“Follow the ducks!”
That was the command that came ringing loudly and clearly in my thought on a cold September day on the Yukon River in Canada. My two companions and I in rubber-hulled inflatable kayaks were being swept by a rapid current of icy clear water toward a river-spanning barrier of broken trees and other jagged debris.
The danger seemed real enough: Damage to our boats would leave us stranded over a hundred miles from the nearest civilization, a Royal Canadian Mounted Police post farther downstream. There were no GPS units or satellite phones in those days.
I had instinctively reached out in prayer to God, to the same intelligent presence I had experienced throughout our trip. It had successfully guided us 900 miles along the remote, unpaved Alaskan highway, shepherded us during an unexpected all-night 80-mile hitchhiking segment, and intuitively led us to knowledgeable local people who assisted in planning our river excursion. Surely I could trust God to resolve this critical situation.
My trust was based on a lifelong study of Christian Science, which is derived from metaphysical principles found in the Bible. In the first chapter of Genesis, God created all in His image and likeness, spiritual and perfect. This God, or infinite Spirit, exists universally and expresses and maintains His entire creation, including man (meaning male and female), in perfect harmony. However, the five physical senses misrepresent this spiritual reality. They assert through a mental inversion that man is material and exists in a material universe separate from his Maker, vulnerable to every whim and random turn of mortal life. In my case, the senses would have had me believe that a wonderful adventure could end up in disaster. Consequently, despite the physical extremity, my real challenge was a mental one—a test to prove scientifically that man is entitled to, and can experience, true spiritual freedom and harmony wherever he is.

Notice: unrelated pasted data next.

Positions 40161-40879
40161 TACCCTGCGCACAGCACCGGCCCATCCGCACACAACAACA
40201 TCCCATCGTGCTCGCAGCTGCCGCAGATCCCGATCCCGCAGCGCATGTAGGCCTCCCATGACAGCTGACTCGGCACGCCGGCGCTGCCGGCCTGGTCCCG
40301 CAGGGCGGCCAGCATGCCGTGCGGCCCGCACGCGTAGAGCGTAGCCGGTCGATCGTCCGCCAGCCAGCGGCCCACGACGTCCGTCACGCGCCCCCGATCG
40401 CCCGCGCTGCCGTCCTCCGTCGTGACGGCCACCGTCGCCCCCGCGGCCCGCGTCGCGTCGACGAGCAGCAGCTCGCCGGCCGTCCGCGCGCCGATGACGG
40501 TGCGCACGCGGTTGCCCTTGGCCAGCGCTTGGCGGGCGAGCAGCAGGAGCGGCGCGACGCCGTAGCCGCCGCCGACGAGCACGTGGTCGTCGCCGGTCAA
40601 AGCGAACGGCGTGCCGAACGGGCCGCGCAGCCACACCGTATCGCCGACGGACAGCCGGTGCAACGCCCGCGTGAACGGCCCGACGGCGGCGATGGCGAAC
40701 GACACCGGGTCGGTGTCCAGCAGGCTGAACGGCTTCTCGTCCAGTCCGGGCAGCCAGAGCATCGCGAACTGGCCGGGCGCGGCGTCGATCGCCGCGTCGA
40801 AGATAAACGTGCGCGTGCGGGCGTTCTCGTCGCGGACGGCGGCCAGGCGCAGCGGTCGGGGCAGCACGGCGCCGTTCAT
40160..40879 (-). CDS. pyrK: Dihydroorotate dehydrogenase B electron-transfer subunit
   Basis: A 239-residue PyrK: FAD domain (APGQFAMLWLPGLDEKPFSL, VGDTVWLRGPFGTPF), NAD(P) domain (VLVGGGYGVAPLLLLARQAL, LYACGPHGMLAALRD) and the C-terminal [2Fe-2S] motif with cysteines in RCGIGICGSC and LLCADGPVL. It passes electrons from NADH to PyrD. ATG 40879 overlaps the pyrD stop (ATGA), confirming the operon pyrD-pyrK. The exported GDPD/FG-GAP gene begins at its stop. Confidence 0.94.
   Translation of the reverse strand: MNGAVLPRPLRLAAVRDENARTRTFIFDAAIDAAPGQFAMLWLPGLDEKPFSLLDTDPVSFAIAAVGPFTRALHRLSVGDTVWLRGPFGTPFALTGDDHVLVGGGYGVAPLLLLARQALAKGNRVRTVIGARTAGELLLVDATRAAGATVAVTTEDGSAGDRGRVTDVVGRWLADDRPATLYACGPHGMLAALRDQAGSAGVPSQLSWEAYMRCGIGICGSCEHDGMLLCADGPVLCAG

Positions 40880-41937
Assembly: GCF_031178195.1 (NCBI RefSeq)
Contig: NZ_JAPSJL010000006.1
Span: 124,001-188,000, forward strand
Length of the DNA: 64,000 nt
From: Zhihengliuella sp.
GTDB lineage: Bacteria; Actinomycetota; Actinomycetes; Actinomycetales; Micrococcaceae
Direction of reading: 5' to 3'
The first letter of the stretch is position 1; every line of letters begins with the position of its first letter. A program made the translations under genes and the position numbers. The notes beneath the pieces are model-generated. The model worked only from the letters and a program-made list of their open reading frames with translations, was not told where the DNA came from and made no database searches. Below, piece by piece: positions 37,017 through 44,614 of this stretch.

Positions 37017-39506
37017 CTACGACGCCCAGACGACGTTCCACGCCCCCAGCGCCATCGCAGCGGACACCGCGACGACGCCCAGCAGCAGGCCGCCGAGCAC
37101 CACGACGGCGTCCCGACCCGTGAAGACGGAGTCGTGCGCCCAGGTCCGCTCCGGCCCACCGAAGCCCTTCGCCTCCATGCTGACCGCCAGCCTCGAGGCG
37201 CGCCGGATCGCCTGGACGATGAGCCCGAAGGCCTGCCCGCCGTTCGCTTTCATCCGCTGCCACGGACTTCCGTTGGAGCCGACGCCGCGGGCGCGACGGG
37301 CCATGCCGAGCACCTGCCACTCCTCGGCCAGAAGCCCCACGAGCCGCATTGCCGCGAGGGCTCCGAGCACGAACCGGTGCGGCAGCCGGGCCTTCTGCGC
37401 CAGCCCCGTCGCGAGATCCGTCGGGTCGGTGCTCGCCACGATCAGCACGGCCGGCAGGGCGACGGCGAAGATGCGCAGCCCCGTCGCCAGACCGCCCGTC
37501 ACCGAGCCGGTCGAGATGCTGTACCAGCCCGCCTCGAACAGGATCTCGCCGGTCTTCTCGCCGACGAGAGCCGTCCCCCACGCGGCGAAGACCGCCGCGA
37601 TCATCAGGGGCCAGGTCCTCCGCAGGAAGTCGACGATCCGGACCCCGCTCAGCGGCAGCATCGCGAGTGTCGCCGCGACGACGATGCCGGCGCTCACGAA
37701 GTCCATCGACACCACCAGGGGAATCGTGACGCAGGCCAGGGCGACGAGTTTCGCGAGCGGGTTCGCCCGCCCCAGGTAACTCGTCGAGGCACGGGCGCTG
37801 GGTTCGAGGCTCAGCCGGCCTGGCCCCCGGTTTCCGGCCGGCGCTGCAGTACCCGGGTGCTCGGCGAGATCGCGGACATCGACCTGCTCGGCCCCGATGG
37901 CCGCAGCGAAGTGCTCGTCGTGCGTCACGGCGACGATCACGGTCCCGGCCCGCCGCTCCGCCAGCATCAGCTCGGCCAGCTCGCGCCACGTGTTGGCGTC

In her textbook, Science and Health with Key to the Scriptures, Mary Baker Eddy, the founder of Christian Science, defines wilderness in part as “the vestibule in which a material sense of things disappears, and spiritual sense unfolds the great facts of existence” (p. 597). From that perspective, rather than being on a potentially dangerous outing, we were in reality safe in a spiritual and mental refuge, the same kind of divine consciousness symbolized by the wilderness of Judea where Christ Jesus resorted in prayer to find inner refreshment and communion with God. As it turned out, my wilderness experience provided a valuable lesson along these lines.
Angels are divine ideas that always assure us of the inseparability of God and His idea, man.
For several days on our three-week journey we had relished spectacular vistas offered by an expanse of river, forests, and mountains. Bald eagles, wolves, moose, beavers, and other wildlife accompanied our route by day; the aurora borealis, amid a panoply of stars, shimmered overhead at night. One constant source of amusement was a flock of wild ducks. Content to be our self-appointed companions, the boisterous ducks floated in front of or behind us, always at a respectable distance. Wherever we camped at night, we would be awakened at first light by their rambunctious quacking and splashing. As we pushed off into the river to resume our journey, the ducks once again paddled along, sort of nature’s web-footed comedians. I often wondered why they were still with us.